Updated: Feb 9
So my job in this life; which I’ve been sure of for quite some time, is to change the way people look at things.
I tend to focus more on the roots of their faulty thought patterns. Rather then attacking their ideas which are the direct result from incorrect cognitive processing.
I haven’t done a book review in awhile. I use to do them frequently and it isn’t that I don’t read as much — because I actually read more now, but rather that it takes me an incredibly large amount of time and I wasn’t sure if others benefit much.
This one feels worthy to me due to my recent cancer diagnosis and treatment options.
Side note/rant: Evidence based internet trolls (coined by my bestie Chris) often like to discount what science actually truly is. Good science doesn’t always have adequate data to support it... not yet anyways. Immunotherapy is a prime example here, up until very recently it was considered quackery.
Pubmed warriors take note here; what in the actual fuck is alternative medicine? Medicine either works, or it doesn’t. If it works, it isn’t “alternative.” If it doesn’t work, it isn’t medicine. So what then constitutes “Alternative Medicine”?
The best definition seems to be: those practices that are not taught in conventional medical schools.
Because medical schools are sticklers for a little detail called “evidence". For good reason! Cancer patients have a right to expect that a course of action recommended by an oncologist has a reasonable chance of working.
But get this; in science evidence means statistically significant results from properly controlled experiments, as evaluated by experts in the field.
Lack of evidence of course does not mean that a particular treatment cannot work.
Only that it has not been demonstrated to work. And that is when it can be termed “alternative”. If sufficient proof is demonstrated, “alternative” transforms into “conventional".
“Alternative” medicine encompasses a vast array of treatments, ranging from the possibly useful but unproven (cancer vaccines, DDW, HBOT, IVC, etc.), to the ludicrous (almighty gods power over your health, homeopathy, diet modifications alone, standing on your head for exactly eighteen minutes twice daily, etc.).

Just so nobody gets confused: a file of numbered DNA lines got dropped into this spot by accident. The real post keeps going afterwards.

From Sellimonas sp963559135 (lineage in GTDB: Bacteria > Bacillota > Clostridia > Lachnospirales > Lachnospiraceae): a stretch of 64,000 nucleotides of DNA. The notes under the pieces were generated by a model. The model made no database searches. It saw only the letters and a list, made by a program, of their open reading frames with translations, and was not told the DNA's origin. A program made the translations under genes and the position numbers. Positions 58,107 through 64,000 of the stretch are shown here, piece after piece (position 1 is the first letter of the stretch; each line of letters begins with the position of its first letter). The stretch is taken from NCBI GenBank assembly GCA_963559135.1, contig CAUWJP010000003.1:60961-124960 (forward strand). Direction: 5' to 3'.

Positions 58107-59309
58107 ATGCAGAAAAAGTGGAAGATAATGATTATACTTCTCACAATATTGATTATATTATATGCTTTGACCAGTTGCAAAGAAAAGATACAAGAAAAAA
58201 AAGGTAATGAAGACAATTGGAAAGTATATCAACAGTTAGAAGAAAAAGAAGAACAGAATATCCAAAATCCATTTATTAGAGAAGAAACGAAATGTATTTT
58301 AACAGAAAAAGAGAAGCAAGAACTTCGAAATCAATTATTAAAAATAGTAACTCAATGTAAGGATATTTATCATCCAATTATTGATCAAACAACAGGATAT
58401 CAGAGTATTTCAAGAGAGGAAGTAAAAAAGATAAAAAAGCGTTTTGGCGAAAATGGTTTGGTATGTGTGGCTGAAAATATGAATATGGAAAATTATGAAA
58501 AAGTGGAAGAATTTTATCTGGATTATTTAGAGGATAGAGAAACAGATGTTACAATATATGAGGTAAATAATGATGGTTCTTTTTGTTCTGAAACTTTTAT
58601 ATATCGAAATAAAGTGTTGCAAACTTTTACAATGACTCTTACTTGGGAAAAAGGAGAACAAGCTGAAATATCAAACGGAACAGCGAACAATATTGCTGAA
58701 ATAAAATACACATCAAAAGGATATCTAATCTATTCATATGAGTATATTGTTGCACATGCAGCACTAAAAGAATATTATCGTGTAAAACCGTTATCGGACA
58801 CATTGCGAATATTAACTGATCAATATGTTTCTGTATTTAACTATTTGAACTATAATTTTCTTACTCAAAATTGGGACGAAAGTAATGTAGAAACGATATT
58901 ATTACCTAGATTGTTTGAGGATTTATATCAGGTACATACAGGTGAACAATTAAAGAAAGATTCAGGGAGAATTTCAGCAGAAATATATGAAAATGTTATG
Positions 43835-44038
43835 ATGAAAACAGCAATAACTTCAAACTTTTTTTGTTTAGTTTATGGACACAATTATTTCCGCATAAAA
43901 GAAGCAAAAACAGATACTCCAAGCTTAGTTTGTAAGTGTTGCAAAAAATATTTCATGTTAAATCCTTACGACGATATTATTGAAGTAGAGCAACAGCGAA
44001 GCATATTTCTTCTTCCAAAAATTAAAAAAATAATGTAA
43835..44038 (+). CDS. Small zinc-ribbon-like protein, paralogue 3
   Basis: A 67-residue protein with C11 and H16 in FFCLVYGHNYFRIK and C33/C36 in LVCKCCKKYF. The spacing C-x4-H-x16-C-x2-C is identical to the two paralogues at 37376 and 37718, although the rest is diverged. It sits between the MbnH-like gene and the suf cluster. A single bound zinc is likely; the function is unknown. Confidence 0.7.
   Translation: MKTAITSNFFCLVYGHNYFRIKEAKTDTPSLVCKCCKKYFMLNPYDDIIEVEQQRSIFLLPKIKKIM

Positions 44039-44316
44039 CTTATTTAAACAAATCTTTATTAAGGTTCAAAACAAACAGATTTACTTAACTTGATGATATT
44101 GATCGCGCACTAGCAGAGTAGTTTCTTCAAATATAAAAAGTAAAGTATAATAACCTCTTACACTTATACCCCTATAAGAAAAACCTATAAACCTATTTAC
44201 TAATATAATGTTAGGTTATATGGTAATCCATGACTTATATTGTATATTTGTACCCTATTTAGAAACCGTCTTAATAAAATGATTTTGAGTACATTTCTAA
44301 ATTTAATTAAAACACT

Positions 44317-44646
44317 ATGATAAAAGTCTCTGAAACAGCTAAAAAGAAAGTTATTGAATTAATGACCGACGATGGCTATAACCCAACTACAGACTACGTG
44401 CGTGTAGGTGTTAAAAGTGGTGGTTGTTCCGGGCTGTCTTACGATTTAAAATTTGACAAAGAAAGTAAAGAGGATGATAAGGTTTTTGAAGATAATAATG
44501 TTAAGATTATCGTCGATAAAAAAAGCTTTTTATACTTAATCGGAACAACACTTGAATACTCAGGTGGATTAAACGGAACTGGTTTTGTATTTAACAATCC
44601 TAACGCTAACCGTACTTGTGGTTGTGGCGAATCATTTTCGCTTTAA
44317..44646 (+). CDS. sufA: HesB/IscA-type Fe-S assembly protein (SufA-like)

You must use your own common sense and judgment here.
Now that I’m done ranting, let’s dig into the book.
BREAKTHROUGH — THE RACE TO CURE CANCER
They sure don’t do human studies like they used to. Why do I say that? Hold on I’ll give a little background...
Coley known as the "Father of Immunotherapy” experimented on his patients that would rightfully be considered unethical as fuck now days. He took dirty bandages and applied them to his patients open wounds, killing some in the name of science.
Coley was at least a century ahead of science’s understanding of the immune system. He was dismissed as a charlatan, and once he started bottling and peddling his “cancer-fighting toxins”, he was also called a snake oil salesman. Like most individuals with a true science based mind — he was obsessed with something he was seeing work in his patients, but couldn’t yet figure out why, and wouldn’t just drop it because there was no Pubmed link available.
Generations of oncologists and cancer biologists either heard nothing about Coley’s observations or lumped them together with cancer quackery.
Immunology became a vaguely disreputable bullshit idea in cancer research.
Pulled from an article by Sharon Begley:
===It took an immunologist, not a cancer biologist, to crack the code on this. James Allison realized it wasn’t that the immune system needed boosting. Instead, molecules on tumor cells that thwarted the immune system needed to be disabled.
Allison figured out how to disable those molecular brakes, or checkpoints, and allow the immune system to rip: His discovery led to the first approved “checkpoint inhibitor” cancer drug, in 2011, and won him a share of the 2018 Nobel Prize in medicine.
With checkpoint inhibitors like Allison’s, which target the molecular brake called CTLA-4, followed by inhibitors of brakes called PD-1 and PD-L1 and then genetically engineered T cells called CAR-Ts, once-hopeless cancer patients are actually obtaining something physicians have been loath to mention: a cure.
Pioneers who had to wrangle fellow scientists into investigating the interaction of the immune system and cancer. These determined few valiantly fought a cancer hierarchy that viewed the whole thing as a dead end.
Gatekeepers at prestigious science journals rejected research papers in the stubborn belief that the immune system can’t attack cancer — data be damned. Eventually, the data could not be denied.
The PD-1 and PD-L1 inhibitors, including one that has helped former president Jimmy Carter survive the melanoma that spread to his brain, also work for only a minority of patients. Researchers hope that combining the immunotherapy drugs with each other or with chemotherapy or radiation might increase that fraction; some 1,500 clinical trials are testing such combinations.===
So friends, I want to hammer home this point; first line standard of care treatment being recommended to me was considered quackery not that long ago. Let that sink in...
This book is fairly heavy in biology and wouldn’t recommend it to those who don’t enjoy science. It would be far to dry for most. I found it fascinating.
Comment over here.